Plzeňské sympozia

Jiří Žůrek

The Enlightenment of František Faustin Procházka (1749-1809)

pp. 19–24 (Czech), Summary p. 25 (English)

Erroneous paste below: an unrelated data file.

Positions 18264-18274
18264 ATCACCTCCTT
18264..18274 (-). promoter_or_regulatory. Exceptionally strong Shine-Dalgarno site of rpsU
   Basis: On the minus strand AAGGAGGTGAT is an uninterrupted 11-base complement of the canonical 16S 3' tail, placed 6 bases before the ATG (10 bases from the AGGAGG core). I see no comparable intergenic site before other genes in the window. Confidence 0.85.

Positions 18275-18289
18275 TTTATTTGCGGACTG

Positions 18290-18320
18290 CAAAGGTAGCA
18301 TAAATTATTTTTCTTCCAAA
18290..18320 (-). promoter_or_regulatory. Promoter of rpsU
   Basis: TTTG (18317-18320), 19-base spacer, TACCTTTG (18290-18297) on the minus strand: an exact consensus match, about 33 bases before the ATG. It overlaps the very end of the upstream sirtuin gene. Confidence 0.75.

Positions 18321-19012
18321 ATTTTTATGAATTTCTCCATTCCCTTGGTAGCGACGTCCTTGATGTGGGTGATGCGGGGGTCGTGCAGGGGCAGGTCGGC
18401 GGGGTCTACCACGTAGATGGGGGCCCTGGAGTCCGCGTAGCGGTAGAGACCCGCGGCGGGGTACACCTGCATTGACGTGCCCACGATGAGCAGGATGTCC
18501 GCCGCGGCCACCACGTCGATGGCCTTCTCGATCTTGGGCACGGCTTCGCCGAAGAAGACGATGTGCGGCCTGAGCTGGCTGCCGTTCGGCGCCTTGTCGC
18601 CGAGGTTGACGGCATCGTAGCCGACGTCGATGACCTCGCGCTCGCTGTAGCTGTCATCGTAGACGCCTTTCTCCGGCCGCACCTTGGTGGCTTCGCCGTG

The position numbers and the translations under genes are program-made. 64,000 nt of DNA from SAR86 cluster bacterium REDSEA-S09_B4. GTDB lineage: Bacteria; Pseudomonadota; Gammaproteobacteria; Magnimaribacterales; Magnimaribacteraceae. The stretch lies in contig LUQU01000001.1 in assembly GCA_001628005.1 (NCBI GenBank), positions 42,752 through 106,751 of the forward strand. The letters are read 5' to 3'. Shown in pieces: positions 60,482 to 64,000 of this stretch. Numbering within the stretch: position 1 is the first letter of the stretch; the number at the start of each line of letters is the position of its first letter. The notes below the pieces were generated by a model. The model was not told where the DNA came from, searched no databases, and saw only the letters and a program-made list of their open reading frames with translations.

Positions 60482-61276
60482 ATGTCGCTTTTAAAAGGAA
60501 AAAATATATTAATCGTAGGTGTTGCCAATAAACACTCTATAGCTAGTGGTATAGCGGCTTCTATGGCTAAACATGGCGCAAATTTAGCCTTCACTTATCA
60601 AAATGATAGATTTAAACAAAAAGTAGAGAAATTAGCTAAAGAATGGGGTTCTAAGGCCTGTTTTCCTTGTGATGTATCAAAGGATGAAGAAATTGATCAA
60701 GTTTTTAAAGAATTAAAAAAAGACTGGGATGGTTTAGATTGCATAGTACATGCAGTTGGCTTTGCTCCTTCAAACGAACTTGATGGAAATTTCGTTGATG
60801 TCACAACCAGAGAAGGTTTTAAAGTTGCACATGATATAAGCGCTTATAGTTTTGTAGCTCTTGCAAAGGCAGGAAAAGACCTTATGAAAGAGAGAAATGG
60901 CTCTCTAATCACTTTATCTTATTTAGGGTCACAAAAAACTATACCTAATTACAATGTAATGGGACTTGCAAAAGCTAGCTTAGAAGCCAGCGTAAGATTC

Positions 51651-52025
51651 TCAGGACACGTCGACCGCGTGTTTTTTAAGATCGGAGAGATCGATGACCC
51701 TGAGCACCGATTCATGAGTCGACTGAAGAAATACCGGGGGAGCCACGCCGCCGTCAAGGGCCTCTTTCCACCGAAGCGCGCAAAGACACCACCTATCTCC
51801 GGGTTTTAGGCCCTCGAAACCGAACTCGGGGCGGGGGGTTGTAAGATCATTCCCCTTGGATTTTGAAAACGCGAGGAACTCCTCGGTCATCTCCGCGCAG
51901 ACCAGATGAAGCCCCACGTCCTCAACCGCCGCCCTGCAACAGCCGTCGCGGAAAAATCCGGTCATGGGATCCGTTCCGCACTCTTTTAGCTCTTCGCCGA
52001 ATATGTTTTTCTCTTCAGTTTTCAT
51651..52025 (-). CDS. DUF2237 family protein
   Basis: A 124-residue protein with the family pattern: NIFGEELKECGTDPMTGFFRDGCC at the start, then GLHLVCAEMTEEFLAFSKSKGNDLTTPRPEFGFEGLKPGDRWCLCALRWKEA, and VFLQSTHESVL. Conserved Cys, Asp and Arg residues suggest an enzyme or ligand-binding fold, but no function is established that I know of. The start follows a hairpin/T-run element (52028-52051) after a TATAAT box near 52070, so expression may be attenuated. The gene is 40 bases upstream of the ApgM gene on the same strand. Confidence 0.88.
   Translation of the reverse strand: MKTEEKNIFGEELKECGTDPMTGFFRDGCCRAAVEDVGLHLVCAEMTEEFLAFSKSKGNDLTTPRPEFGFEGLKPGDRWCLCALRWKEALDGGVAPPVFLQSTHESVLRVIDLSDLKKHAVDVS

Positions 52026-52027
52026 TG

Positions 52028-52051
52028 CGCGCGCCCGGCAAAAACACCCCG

Th?e contrast between light and shade in František Faustin Procházka’s work Commentarius is primarily the contrast between Baroque and Enlightenment scholarship.However, it is not only that, but also the contrast between a time when Latin culture, and especially Latin literature, flourished in the Czech lands, and a time when the classical languages were in decline. For example, in theology the influence of classical languages on its favourable development is quite a direct one: the study of Latin, Greek, and Hebrew facilitates a return to or direct access to the authentic sources of theology, which are Holy Scripture and the writings of the church fathers. In other branches of learning this relationship is not obvious at first glance, but if we take into account Procházka’s linguocentrism we can easily understand that the purity of linguistic expression is closely connected to the ability to elucidate facts and express the essence of the phenomena that are being examined. It is therefore the level of linguistic expression that is Procházka’s litmus test, which enables him to recognise the state of learning in any given era. Th?ere is no doubt that Procházka’s criterion is to a large extent functional, and is indeed quite acceptable today, in spite of the problem of laudatio temporis acti associated with this approach, for each new peak of Latin literature compares itself with a period in the distant past, so that every rise in learning can consist at the most in attaining a level comparable with the masters of the Latin language from the distant past. ?us we should not be surprised that in the dispute between the traditionalists and the modernists about the direction that should be taken by Enlightenment scholarship, represented in the Czech lands, for example, by the rivalry between the followers of Karl Heinrich Seibt and of Ignaz of Born, it was the latter who were victorious, when it became apparent, with the development of the natural sciences and technology, that human reason was capable of attaining new and previously unimagined horizons. It could be seen that it was not necessary to constantly return to the distant past and to re-establish it, but that it was possible to discover new things. But it would be wonderful if this was not accompanied by a decline in culture, cultivated expression, and morals. ?e lesson to be learned from Procházka for today can be expressed succinctly: without classical studies we will probably find ourselves going downhill.

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